Macci also wonders if Venus' lack of polish is now coming back to haunt her. He says Venus has survived on her athletic ability for so long, and now that her body is betraying her, she doesn't have a fallback plan, a go-to weapon that can carry her to a Sunday or through two weeks of a major.

"If she had gone to the net a lot more, or at least incorporated it more, get a little more Navratilova in her game, it would make all the difference," Macci said. "More technical help, especially on her serve, would've allowed her to hit 120 miles per hour on her first serve and 100 on her second. It's easy to fall into the trap and run around the court and `athlete' yourself past a lot of players and get away with it. Look, don't get me wrong. She's had a great career. What she's done is amazing. But I feel with her size and strength, she left a lot on the table. She has a lot of gifts that could've been exploited more."

In some respects Venus has had a more remarkable career than her sister. It was Venus who had to deal with the demands and the unfathomable hype, by virtue of being the oldest and the first to turn pro. It was Venus, more than Serena, who had to answer for her father when he said something off-color. It was Venus who helped turned women's tennis into an ATM machine.

And it is Venus who had to deal with getting beat by her younger sister and watching her soar into the tennis galaxy.

Through it all, Venus remained classy and cool, a perfect tennis ambassador, the picture of grace and a beacon for young women of color.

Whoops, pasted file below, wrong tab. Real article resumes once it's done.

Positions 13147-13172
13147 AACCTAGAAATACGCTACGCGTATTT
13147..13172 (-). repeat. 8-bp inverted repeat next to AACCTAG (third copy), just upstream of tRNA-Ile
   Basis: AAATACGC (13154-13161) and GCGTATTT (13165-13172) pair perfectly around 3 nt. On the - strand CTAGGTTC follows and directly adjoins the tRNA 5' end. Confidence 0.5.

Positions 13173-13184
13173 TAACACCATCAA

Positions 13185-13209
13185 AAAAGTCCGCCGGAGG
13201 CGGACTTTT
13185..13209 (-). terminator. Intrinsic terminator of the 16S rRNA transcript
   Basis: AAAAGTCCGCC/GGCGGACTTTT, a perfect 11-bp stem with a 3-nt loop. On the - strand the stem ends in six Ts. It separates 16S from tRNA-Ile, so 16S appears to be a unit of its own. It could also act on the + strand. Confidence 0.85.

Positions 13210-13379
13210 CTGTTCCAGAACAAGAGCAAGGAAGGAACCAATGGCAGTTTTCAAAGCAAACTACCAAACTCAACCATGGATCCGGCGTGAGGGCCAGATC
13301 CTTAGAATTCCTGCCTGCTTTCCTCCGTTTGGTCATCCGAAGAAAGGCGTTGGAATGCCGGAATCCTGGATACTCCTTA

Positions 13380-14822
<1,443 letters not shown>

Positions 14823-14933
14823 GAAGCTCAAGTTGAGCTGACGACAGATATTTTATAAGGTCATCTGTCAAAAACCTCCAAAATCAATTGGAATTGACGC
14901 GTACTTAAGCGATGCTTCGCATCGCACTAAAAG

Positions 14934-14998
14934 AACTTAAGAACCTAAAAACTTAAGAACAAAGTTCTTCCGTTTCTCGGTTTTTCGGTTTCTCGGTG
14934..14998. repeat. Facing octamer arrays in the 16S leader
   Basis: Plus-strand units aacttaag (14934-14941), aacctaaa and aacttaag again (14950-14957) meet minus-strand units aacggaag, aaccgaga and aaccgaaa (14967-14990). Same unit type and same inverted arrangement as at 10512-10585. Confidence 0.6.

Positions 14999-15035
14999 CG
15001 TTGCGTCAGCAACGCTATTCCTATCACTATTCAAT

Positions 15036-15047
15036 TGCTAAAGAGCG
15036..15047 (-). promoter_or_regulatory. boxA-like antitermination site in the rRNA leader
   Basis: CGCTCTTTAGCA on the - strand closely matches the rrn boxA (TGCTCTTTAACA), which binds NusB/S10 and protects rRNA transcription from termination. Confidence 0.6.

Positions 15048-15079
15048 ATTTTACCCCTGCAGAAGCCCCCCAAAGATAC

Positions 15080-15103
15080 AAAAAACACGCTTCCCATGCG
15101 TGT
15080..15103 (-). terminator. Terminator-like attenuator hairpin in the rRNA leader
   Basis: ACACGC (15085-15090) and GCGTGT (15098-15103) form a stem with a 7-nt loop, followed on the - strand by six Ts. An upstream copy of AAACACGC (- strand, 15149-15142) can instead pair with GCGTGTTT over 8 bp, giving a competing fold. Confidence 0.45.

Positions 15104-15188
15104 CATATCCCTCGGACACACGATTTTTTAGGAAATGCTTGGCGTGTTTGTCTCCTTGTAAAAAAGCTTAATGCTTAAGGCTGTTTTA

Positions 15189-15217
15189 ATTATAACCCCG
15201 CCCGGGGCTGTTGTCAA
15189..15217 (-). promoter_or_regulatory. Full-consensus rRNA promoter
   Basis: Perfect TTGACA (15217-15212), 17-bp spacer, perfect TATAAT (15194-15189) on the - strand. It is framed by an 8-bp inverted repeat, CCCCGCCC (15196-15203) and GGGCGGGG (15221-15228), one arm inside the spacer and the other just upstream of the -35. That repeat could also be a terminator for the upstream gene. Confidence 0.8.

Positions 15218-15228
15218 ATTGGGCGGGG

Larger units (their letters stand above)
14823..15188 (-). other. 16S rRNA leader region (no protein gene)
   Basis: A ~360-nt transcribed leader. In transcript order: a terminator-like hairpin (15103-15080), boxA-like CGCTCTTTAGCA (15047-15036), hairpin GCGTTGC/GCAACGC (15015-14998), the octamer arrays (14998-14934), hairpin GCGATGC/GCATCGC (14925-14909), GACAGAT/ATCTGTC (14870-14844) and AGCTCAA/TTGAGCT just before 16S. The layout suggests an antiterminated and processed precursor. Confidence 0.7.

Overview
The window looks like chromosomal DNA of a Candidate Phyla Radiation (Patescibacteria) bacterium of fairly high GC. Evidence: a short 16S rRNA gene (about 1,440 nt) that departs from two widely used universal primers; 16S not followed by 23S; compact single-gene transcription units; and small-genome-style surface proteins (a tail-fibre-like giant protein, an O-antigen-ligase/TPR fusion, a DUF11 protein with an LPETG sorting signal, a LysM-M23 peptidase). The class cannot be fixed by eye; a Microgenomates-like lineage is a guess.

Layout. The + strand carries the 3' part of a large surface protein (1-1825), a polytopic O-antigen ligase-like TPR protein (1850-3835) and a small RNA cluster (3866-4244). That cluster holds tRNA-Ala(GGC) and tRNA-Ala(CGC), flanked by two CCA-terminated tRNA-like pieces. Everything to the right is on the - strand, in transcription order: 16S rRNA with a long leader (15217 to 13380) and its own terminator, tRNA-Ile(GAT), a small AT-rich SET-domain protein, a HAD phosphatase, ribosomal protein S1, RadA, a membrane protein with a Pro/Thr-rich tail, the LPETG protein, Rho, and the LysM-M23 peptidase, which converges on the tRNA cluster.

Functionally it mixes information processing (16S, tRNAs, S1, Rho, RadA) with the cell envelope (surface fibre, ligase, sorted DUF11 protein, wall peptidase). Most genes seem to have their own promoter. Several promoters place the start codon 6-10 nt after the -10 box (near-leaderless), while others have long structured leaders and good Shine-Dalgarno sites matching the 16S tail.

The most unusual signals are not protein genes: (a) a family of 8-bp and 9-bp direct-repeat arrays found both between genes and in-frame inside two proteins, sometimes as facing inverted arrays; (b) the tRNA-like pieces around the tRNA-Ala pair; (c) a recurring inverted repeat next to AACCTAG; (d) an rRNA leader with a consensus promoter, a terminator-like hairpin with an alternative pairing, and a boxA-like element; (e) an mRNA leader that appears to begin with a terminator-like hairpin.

This is why she's worth a tennis fan's compassion for the next two weeks in Queens as she tries to recapture something special in a place that welcomed her into the tennis world. The U.S. Open isn't Wimbledon to Venus; she has only won her national tournament twice compared to five times on grass. But nobody loves comeback stories quite like Americans. And it is inspiring to watch Venus play as hard as possible despite her physical issues, and keep playing the game when she has nothing left to prove, really.

Besides, who knows how many more times Queens will see the post-match Venus wave?

"When she doesn't want to play anymore, she'll retire," Macci said. "But look, she still draws a lot of people. Every tournament would like to have her in it. She's still competitive. She's on center court. She can still beat anybody in the top 10. I think it's normal that when you're at the end of your career, you slide a little bit. Some people slide and say, `I'm done.' Like Andy Roddick.

"All I know is the day she doesn't want to do it anymore, she'll say, `see you later.' And everybody will miss her."